First Ever Chocolate Transfer - Critique/tips?

Decorating By nursingnellie Updated 16 Feb 2011 , 11:38pm by bobwonderbuns

nursingnellie Posted 16 Feb 2011 , 3:31am
post #1 of 5

Hi all! I'm so happy to have this forum - my husband's not too happy about it 'cuz I spend every waking moment on it, but it really does make me happy! First time posting about my work...and I'm a little nervous!

Anyway, in all my time here I've read about so many awesome techniques and decided to try my hand at a chocolate transfer to make cub scout rank badges for the cake I'm making for my son's Blue and Gold Dinner this Friday. I really jumped in with both feet, as these were VERY intricate images and I made them actual size (pictured with quarter for reference).

I think they're pretty good for a first attempt, considering the size and detail of them. The wolf badge (red one) was first, and it got a bit smudged since I tried spreading the red background instead of piping it on...I learned my lesson on that one. icon_razz.gif And I realize that the edges are totally wonky..I'll figure out how to deal with those.

What do you all think? Will they suffice? They're only one part of a 12x18 cake that is to be an actual size Scout Shirt replica. Or should I remake? And if I should re-do, any tips to help it go more smoothly? My first instinct was to do over, but I do have other decorations to be working on, and these badges are pretty time-consuming...so I put it to my ever-so-trusted fellow cake (and cakecentral) addicts. Thank you!!

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4 replies
bobwonderbuns Posted 16 Feb 2011 , 3:42am
post #2 of 5

Hi NursingNellie, I think for the first time they are good. I can also see where there's room for improvement, but then everything you do will improve with time and practice. I did some chocolate transfers for a baby shower cake (see my pix) and I learned to do the detail stuff first, then work your way out. The yellow lines you have as outlines would be considered detail work. One tip about chocolate transfers, the more whimsical the picture the better it will look. If you have something with highly intricate details, you won't capture that with chocolate. It's just not the medium for it. Overall if you had fun with it then you did it right!! icon_lol.gif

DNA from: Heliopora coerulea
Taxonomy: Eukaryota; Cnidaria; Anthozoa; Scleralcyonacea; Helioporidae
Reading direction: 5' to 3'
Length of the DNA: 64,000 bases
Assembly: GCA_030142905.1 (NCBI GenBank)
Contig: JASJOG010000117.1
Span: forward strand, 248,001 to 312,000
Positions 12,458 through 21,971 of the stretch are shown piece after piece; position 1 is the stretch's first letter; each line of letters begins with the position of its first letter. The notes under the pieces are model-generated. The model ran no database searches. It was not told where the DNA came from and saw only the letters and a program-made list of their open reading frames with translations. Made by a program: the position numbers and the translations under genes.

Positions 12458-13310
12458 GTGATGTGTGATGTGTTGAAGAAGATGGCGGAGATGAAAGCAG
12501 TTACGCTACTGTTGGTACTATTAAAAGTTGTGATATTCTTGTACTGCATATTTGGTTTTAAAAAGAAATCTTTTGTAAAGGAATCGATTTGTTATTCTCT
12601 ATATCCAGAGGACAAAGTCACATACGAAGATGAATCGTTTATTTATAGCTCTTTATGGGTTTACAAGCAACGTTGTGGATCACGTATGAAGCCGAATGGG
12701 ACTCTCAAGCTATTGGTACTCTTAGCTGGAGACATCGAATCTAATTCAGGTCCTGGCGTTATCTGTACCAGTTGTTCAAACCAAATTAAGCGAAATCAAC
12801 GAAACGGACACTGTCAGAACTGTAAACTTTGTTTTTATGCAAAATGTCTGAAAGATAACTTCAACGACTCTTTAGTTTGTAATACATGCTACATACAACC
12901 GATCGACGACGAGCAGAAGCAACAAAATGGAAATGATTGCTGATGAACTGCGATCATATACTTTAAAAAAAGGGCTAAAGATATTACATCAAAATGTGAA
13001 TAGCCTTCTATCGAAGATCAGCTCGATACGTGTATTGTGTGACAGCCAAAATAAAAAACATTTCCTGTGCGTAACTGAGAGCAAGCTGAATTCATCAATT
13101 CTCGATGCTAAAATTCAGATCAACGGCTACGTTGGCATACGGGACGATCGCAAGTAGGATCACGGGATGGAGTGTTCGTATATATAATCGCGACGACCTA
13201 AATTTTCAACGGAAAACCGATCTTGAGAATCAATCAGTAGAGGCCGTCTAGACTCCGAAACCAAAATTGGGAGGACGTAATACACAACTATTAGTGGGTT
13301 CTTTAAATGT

sillywabbitz Posted 16 Feb 2011 , 4:04am
post #3 of 5

They look really good. I haven't tried chocolate transfers yet but I would love to try it. I think on a large cake they will be fine. Focus on everything else that still needs to get done. I don't think you need to redo them but if you feel you do, then only do after everything else is done because the ones you have a cute.

nursingnellie Posted 16 Feb 2011 , 7:06am
post #4 of 5

Thanks for the replies! Yeah, I'm gonna keep them, at least for now. The cake is for Fri night, so I think I'm going to start fondant decorations tomorrow during the day, then bake either tomorrow night or early Thurs. Depending on how smoothly those go, I'll see if I have time to try these again, but I am not going to drive myself nuts over it. The more I look at them, the happier I am with them.

I can't wait to try choc transfer again, with a larger, much less detailed image. I think it's such a awesome addition to a cake, especially for kids - I agree that more whimsical designs are much better suited for the technique. But I think I got about as much detail as I could have asked for on mine, and for next time I will take a step backwards and simplify!

bobwonderbuns Posted 16 Feb 2011 , 11:38pm
post #5 of 5

If you want more help, buy the Whimsical Bakehouse book and Sharon Zambito's Sheetcakes video. Both deal with choco transfers.

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